He’s not from London, but from Los Angeles.
Also a member of Insects vs. Robots – but don’t let that count as an introduction, because the music he presents as London Docks is quite different from that of this particular “psychotropicturesque quasi-nomadic music tribe”.
“Tangaróa“ is a collection of tracks merging Nikita Sorokin‘s solo violin improvisations with “fields recordings and electronica into sonic dreamscapes that are inspired as much by science fiction and mythology as they are by musical ideas”.
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From Gdansk, Poland comes Dat Rayon.
I have no idea who is (or are) behind that alias, but that only adds to the mystery of this album.
“Motor City“ is Dat Rayon‘s second full album, the follow up of the self-released “Station Wagon” debut from 2012. This time it’s released by Zoharum, with a beautiful 6-panel sleeved physical edition too (limited to 300 and quickly selling out, by the way).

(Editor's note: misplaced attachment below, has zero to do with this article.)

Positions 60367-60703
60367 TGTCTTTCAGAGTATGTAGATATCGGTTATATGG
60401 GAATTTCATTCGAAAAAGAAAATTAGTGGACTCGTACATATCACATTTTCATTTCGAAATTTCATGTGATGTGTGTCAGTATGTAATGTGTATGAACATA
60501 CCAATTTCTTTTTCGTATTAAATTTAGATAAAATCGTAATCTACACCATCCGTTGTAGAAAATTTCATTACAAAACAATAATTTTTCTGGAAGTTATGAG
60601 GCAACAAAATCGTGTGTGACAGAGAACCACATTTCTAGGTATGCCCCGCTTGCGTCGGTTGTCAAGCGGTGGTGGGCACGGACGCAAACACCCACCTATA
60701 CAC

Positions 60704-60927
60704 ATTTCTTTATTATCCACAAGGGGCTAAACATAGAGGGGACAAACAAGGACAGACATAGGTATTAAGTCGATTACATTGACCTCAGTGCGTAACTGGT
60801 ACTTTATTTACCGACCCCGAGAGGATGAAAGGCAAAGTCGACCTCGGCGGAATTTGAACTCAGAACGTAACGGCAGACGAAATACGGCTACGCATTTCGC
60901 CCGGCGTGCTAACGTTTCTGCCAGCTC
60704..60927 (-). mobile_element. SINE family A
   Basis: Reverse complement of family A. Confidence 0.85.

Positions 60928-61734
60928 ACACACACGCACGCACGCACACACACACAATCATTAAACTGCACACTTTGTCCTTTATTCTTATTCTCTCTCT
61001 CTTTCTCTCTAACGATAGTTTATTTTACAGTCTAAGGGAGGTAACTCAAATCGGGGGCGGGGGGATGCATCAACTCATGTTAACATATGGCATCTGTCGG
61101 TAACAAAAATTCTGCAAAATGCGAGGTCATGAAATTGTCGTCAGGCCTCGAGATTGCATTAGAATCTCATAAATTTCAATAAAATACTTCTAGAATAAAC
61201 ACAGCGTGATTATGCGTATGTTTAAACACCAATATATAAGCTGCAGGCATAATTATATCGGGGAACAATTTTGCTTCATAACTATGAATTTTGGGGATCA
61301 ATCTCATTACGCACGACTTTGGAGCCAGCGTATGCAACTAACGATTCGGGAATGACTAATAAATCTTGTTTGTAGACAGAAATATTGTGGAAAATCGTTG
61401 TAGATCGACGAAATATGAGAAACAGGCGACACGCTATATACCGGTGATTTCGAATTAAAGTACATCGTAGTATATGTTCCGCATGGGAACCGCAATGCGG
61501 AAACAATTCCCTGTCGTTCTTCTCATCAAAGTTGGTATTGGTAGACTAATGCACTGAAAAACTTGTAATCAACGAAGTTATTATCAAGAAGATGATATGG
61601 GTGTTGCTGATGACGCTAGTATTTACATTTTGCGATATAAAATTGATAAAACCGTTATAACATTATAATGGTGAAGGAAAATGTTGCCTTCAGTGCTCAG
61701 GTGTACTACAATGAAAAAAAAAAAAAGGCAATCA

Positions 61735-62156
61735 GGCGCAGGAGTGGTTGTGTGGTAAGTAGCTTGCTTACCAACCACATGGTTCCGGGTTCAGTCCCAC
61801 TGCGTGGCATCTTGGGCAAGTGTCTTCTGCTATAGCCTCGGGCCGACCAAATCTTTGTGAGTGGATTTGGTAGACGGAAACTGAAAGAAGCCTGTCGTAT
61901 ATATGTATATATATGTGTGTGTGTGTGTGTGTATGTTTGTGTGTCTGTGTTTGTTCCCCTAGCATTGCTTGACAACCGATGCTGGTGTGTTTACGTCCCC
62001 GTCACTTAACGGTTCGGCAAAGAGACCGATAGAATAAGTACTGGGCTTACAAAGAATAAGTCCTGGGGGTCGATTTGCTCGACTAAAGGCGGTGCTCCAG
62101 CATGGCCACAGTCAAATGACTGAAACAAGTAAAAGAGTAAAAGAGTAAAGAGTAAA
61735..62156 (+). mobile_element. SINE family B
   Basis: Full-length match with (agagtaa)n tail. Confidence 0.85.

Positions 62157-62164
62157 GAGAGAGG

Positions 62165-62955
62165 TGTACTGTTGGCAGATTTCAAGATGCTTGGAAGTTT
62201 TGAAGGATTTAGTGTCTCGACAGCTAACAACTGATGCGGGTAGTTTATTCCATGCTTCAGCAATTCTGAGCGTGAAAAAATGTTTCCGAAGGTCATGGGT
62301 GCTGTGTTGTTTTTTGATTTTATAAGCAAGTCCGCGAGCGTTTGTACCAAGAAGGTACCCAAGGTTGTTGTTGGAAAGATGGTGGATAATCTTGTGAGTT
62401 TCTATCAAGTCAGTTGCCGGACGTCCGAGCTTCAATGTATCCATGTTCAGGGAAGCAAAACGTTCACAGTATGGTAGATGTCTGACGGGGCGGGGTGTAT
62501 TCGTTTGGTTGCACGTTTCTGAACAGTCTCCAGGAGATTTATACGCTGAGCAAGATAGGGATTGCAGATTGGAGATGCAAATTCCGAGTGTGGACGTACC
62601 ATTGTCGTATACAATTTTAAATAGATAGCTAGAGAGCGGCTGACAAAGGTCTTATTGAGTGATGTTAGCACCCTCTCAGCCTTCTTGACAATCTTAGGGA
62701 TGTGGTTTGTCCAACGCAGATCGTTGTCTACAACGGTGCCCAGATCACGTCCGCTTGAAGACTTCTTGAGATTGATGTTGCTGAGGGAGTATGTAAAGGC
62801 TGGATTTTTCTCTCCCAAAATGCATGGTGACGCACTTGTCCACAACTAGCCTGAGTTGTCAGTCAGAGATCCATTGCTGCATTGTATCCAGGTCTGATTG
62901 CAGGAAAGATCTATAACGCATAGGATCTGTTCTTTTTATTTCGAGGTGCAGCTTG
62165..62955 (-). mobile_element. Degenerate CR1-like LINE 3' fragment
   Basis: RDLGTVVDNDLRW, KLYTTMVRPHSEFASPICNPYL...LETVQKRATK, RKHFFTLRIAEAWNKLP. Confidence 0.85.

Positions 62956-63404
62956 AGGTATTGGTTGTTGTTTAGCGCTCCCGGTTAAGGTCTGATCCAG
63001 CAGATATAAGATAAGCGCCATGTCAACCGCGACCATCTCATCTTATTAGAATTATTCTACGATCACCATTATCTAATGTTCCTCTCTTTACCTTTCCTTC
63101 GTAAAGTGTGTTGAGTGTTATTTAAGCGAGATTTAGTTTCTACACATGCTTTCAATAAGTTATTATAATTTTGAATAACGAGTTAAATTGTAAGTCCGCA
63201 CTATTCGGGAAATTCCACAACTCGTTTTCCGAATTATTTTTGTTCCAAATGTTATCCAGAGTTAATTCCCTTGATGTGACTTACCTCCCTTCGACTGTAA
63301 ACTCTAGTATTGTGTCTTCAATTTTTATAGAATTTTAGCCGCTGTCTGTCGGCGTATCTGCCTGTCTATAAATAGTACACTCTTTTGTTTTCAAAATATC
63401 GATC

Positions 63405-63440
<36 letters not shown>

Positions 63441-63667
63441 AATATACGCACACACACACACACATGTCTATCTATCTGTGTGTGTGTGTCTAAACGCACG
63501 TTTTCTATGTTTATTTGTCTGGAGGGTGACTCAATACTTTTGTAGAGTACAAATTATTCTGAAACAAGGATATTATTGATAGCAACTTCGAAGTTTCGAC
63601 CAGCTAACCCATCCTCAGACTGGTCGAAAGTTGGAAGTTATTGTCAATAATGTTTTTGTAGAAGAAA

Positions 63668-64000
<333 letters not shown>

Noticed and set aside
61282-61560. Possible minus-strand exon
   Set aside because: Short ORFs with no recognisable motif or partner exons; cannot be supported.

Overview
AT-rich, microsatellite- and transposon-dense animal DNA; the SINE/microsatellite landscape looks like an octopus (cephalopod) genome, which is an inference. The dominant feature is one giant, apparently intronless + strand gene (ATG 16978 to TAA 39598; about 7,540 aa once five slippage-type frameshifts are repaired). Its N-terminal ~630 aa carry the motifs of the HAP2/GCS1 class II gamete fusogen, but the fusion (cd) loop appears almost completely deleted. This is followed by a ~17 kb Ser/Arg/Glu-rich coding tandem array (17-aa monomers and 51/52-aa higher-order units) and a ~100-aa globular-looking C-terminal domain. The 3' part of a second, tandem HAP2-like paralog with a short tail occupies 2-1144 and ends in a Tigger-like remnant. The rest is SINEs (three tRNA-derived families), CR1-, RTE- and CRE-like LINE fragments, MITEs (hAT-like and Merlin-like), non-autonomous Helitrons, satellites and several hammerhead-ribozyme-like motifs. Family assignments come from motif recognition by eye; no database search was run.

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The music of Boozoo Bajou (German duo Florian Seyberth and Peter Heider) has always been quite atmospheric.
The three full albums (and numerous 12-inches) they have released since 2001 contained the low-tempo dubby trip-hop often called ‘Lounge’ – the lush kind of sounds that German musicians seemed to master exclusively.
Their latest album, “4“, manages to build on all they did before, and use it as a foundation to create an album that ‘transcends basic categories and expectations’.